Social Inequities in the Distribution of COVID-19: An Intra-Categorical Analysis of People with Disabilities in the U.S.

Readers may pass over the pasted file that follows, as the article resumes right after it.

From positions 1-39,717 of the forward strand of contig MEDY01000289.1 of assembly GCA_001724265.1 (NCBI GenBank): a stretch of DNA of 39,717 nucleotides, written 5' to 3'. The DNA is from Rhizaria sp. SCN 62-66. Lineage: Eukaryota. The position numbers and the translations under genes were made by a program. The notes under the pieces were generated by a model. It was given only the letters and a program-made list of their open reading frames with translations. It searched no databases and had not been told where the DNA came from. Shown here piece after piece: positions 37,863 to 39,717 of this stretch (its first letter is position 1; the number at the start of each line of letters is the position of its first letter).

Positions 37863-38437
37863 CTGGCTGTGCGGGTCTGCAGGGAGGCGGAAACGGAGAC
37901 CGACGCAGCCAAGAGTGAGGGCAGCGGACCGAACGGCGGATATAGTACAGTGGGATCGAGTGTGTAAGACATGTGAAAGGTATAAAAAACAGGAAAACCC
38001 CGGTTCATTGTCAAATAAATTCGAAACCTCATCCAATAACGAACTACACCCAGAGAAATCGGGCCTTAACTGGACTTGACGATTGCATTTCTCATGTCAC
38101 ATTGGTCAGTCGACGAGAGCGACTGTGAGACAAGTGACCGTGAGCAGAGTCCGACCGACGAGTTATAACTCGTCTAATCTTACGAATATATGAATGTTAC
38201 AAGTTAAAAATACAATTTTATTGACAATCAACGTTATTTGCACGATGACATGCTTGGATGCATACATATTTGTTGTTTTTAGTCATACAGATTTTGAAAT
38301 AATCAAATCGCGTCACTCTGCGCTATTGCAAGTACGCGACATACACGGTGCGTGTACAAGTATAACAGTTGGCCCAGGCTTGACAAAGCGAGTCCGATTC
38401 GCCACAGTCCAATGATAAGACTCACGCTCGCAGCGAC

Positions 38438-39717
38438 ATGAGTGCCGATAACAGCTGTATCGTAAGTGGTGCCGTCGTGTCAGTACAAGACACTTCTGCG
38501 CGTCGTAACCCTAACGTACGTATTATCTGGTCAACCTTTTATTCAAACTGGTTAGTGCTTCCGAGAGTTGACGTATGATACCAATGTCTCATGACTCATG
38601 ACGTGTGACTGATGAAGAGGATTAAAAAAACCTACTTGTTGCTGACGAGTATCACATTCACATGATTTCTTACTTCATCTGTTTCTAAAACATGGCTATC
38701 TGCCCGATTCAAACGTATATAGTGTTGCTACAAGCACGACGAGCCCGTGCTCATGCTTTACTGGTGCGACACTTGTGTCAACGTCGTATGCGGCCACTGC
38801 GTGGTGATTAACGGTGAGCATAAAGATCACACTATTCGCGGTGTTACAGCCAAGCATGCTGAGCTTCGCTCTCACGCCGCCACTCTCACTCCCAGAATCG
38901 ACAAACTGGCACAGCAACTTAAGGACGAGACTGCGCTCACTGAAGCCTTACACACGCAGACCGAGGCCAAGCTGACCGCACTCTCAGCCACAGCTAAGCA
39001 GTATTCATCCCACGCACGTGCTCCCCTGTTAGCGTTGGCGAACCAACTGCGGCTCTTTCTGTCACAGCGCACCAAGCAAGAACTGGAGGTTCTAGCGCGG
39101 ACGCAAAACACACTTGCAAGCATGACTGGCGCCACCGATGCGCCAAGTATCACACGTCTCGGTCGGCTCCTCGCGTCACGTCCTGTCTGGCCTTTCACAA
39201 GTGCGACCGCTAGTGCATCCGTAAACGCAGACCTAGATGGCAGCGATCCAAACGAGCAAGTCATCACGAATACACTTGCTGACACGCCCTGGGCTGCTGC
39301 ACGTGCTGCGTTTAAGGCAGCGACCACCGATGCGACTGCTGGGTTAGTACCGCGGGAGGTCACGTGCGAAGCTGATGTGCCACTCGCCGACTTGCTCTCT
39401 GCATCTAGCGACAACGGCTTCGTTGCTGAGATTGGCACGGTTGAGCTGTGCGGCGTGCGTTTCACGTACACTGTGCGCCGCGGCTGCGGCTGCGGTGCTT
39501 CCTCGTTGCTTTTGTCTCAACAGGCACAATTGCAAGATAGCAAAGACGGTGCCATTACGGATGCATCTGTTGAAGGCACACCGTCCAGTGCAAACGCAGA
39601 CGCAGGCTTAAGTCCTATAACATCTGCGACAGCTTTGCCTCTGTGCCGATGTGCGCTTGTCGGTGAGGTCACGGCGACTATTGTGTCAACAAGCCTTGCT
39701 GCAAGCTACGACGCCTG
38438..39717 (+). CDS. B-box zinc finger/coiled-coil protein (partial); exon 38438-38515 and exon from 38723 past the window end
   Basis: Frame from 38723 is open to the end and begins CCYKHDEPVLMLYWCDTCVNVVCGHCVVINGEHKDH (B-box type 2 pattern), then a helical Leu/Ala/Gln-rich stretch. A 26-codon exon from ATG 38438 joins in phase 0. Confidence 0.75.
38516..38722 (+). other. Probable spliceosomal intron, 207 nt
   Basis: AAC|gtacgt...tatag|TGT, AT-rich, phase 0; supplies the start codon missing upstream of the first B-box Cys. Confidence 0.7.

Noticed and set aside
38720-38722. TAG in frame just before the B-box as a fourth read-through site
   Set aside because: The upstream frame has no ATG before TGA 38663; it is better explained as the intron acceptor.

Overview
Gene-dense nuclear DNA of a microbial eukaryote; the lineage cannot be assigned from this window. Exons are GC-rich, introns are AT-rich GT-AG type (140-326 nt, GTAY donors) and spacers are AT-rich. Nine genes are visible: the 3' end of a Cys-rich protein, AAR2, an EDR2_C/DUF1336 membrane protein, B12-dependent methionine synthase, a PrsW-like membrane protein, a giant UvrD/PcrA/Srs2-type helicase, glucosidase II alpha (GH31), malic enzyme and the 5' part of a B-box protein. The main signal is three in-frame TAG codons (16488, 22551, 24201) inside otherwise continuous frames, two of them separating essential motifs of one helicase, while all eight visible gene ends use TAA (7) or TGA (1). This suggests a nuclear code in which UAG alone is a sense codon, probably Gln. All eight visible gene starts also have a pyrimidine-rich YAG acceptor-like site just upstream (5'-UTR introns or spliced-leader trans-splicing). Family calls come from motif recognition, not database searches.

Background: While recent reports suggest that people with disabilities (PwDs) are likely to be adversely impacted by COVID-19 and face multiple challenges, previous research has not examined if COVID-19 burdens are unequally distributed with respect to the disability characteristics of the U.S. population. Objective: This article presents the first national scale study of the relationship between COVID-19 incidence and disability characteristics in the U.S. The objective is to determine whether COVID-19 incidence is significantly greater in counties containing higher percentages of socio-demographically disadvantaged PwDs, based on race, ethnicity, poverty status, age, and biological sex. Methods: This study integrates county-level data on confirmed COVID-19 cases from the Johns Hopkins Center for Systems Science and Engineering database with multiple disability variables from the 2018 American Community Survey. Statistical analyses are based on bivariate correlations and multivariate generalized estimating equations that consider spatial clustering in the data. Results: Greater COVID-19 incidence rate is significantly associated with: (1) higher percentages of PwDs who are Black, Asian, Hispanic, Native American, below poverty, under 18 years of age, and female; and (2) lower percentages of PwDs who are non-Hispanic White, above poverty, aged 65 or more years, and male, after controlling for spatial clustering. Conclusions: Socio-demographically disadvantaged PwDs are significantly overrepresented in counties with higher COVID-19 incidence compared to other PwDs. These findings represent an important starting point for more detailed investigation of the disproportionate impacts of COVID-19 on PwDs and highlight the urgent need for COVID-19 data collection systems to incorporate disability information.